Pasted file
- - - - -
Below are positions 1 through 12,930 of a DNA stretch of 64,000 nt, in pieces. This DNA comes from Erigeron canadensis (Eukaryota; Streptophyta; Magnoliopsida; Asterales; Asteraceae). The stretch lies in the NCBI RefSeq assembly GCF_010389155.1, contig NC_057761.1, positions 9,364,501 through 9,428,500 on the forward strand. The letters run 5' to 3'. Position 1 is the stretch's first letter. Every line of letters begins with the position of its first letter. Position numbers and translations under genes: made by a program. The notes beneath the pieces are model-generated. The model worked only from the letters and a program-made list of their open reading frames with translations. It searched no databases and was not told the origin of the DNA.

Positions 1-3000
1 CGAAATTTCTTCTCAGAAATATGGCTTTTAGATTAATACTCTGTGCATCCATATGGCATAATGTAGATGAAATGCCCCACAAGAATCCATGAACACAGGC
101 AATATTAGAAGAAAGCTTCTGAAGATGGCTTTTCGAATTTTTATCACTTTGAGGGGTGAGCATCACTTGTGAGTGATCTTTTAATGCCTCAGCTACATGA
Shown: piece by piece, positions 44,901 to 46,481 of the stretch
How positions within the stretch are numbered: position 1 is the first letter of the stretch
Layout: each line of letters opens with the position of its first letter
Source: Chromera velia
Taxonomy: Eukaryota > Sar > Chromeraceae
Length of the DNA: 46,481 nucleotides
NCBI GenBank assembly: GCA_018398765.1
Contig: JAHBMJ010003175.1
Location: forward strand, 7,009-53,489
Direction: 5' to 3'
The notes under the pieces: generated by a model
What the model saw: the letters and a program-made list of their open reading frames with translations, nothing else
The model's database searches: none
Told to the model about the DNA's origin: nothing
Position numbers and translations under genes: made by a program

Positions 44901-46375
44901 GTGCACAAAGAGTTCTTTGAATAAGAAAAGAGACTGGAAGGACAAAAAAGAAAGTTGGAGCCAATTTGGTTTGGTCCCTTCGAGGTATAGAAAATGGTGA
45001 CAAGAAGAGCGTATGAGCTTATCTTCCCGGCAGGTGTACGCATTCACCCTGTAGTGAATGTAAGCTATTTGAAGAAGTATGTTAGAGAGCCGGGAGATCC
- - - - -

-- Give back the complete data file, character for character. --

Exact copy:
Below are positions 1 through 12,930 of a DNA stretch of 64,000 nt, in pieces. This DNA comes from Erigeron canadensis (Eukaryota; Streptophyta; Magnoliopsida; Asterales; Asteraceae). The stretch lies in the NCBI RefSeq assembly GCF_010389155.1, contig NC_057761.1, positions 9,364,501 through 9,428,500 on the forward strand. The letters run 5' to 3'. Position 1 is the stretch's first letter. Every line of letters begins with the position of its first letter. Position numbers and translations under genes: made by a program. The notes beneath the pieces are model-generated. The model worked only from the letters and a program-made list of their open reading frames with translations. It searched no databases and was not told the origin of the DNA.

Positions 1-3000
1 CGAAATTTCTTCTCAGAAATATGGCTTTTAGATTAATACTCTGTGCATCCATATGGCATAATGTAGATGAAATGCCCCACAAGAATCCATGAACACAGGC
101 AATATTAGAAGAAAGCTTCTGAAGATGGCTTTTCGAATTTTTATCACTTTGAGGGGTGAGCATCACTTGTGAGTGATCTTTTAATGCCTCAGCTACATGA
Shown: piece by piece, positions 44,901 to 46,481 of the stretch
How positions within the stretch are numbered: position 1 is the first letter of the stretch
Layout: each line of letters opens with the position of its first letter
Source: Chromera velia
Taxonomy: Eukaryota > Sar > Chromeraceae
Length of the DNA: 46,481 nucleotides
NCBI GenBank assembly: GCA_018398765.1
Contig: JAHBMJ010003175.1
Location: forward strand, 7,009-53,489
Direction: 5' to 3'
The notes under the pieces: generated by a model
What the model saw: the letters and a program-made list of their open reading frames with translations, nothing else
The model's database searches: none
Told to the model about the DNA's origin: nothing
Position numbers and translations under genes: made by a program

Positions 44901-46375
44901 GTGCACAAAGAGTTCTTTGAATAAGAAAAGAGACTGGAAGGACAAAAAAGAAAGTTGGAGCCAATTTGGTTTGGTCCCTTCGAGGTATAGAAAATGGTGA
45001 CAAGAAGAGCGTATGAGCTTATCTTCCCGGCAGGTGTACGCATTCACCCTGTAGTGAATGTAAGCTATTTGAAGAAGTATGTTAGAGAGCCGGGAGATCC